The fetus is fed through the placenta so every time the mother drinks, the alcohol is passed to the baby. Fetal exposure to alcohol can impair the development of the corpus callosum, which divides the brain into left and right halves, and lead to smaller brain size. The brain is developing all through the pregnancy so there is no safe time to drink.
    There may also be some developmental delays, poor coordination, hyperactivity and abnormal facial features. The child’s IQ could also be lower.
    There is no known safe amount of alcohol consumption during pregnancy; therefore, no alcohol consumption is recommended.(5)
    Students will gain a greater understanding of FAS through research on Web sites in the next activity.

Transcript

  • 1. A Small Dose of Alcohol – 2/16/04 An Introduction To The Health Effects of Alcohol A Small Dose of ™ Alcohol
  • 2. A Small Dose of Toxicology A Small Dose of Alcohol – 2/16/04 What Is This? CH H H OHC H H (CH3-CH2-OH)
  • 3. A Small Dose of Toxicology A Small Dose of Alcohol – 2/16/04 Ethanol CH H H OH Ethyl Alcohol C H H
  • 4. A Small Dose of Toxicology A Small Dose of Alcohol – 2/16/04 Methanol CH H H OH Methyl Alcohol
  • 5. A Small Dose of Toxicology A Small Dose of Alcohol – 2/16/04 Alcohol  Alchemist of the 16th century saw alcohol as the essence from distillation.  The middle of the 18th century alcohol took on its current meaning of the intoxicating ingredient of many common beverages. Historical Awareness
  • 6. A Small Dose of Toxicology A Small Dose of Alcohol – 2/16/04 “Alcohol is the number one drug of choice among our Nation’s youth. Yet the seriousness of this issue does not register with the general public or policymakers.” Enoch Gordis, M.D. Director, National Institute on Alcohol Abuse and Alcoholism. Current Views
  • 7. A Small Dose of Toxicology A Small Dose of Alcohol – 2/16/04 Production of Alcohol Fermentation – Sugar to Alcohol and Carbon dioxide C6H12O6→ 2(CH3-CH2-OH) + 2CO2
  • 8. A Small Dose of Toxicology A Small Dose of Alcohol – 2/16/04 Alcohol: Effects on the Body and Behavior Sherri Garcia Full Circle Advertising: A Look at Teen Alcohol Use and Fetal Alcohol Syndrome CDC’s 2005 Science Ambassador Program
  • 9. A Small Dose of Toxicology A Small Dose of Alcohol – 2/16/04 Short-term Effects(5,6) • Slower reaction times/reflexes • Heavy sweating • Blurry vision • Nausea and vomiting • Lowered reasoning ability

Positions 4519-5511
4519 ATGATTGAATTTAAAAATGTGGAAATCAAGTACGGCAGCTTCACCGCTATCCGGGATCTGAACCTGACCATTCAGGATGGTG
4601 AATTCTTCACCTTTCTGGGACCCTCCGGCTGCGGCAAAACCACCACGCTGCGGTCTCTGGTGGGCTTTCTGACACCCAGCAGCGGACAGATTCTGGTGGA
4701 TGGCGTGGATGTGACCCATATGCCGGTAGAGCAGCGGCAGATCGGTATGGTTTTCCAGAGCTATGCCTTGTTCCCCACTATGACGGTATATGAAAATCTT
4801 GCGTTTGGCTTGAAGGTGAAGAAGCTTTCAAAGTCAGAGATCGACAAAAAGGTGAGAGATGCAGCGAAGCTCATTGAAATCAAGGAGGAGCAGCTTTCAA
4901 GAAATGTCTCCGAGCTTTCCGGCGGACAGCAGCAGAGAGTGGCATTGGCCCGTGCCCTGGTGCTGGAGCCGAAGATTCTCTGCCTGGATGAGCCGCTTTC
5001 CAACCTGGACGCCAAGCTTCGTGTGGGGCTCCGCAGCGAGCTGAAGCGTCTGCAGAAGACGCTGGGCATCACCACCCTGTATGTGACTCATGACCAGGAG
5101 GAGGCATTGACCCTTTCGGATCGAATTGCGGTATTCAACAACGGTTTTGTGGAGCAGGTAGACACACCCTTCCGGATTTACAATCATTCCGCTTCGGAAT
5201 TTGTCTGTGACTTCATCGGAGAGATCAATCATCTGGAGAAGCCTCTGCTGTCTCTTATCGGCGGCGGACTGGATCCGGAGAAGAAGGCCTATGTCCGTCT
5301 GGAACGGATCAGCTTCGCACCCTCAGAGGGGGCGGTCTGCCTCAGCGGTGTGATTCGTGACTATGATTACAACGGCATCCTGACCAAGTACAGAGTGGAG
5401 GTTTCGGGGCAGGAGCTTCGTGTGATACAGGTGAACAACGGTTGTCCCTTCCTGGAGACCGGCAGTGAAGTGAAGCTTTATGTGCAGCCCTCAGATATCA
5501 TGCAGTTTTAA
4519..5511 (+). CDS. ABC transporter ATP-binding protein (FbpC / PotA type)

• 10. A Small Dose of Toxicology A Small Dose of Alcohol – 2/16/04 Short-term Effects (cont.)(5,6) • Poor motor coordination • Slower heart rate/breathing rate • Increased blood pressure • Anxiety/restlessness • Lower inhibition
  • 11. A Small Dose of Toxicology A Small Dose of Alcohol – 2/16/04 • Mental confusion • Memory loss • Coma • Death from respiratory arrest Short-term Effects (cont.)(5,6)
  • 12. A Small Dose of Toxicology A Small Dose of Alcohol – 2/16/04 Long-term Effects(5,6) • Nervous system • Muscles • Lungs • Liver
  • 13. A Small Dose of Toxicology A Small Dose of Alcohol – 2/16/04 Long-term Effects (cont.)(5,6) • Sexual organs • Brain • Heart • Esophagus/stomach
  • 14. A Small Dose of Toxicology A Small Dose of Alcohol – 2/16/04
  • 15. A Small Dose of Toxicology A Small Dose of Alcohol – 2/16/04 Studies on Teen Drinking
  • 16. A Small Dose of Toxicology A Small Dose of Alcohol – 2/16/04 Blood Alcohol Level: What’s It All About?(6) Blood alcohol level (BAL) depends on: –Weight –Amount of food and water in stomach –Carbonated alcoholic beverages –Gender
  • 17. A Small Dose of Toxicology A Small Dose of Alcohol – 2/16/04 Drinking is a Personal Choice but Who Else is Affected? • Friends and family • Strangers • Unborn babies – Fetal alcohol syndrome
  • 18. A Small Dose of Toxicology A Small Dose of Alcohol – 2/16/04 What is Fetal Alcohol Syndrome? • When mother drinks, baby drinks • Alcohol disrupts brain development • Your turn to research!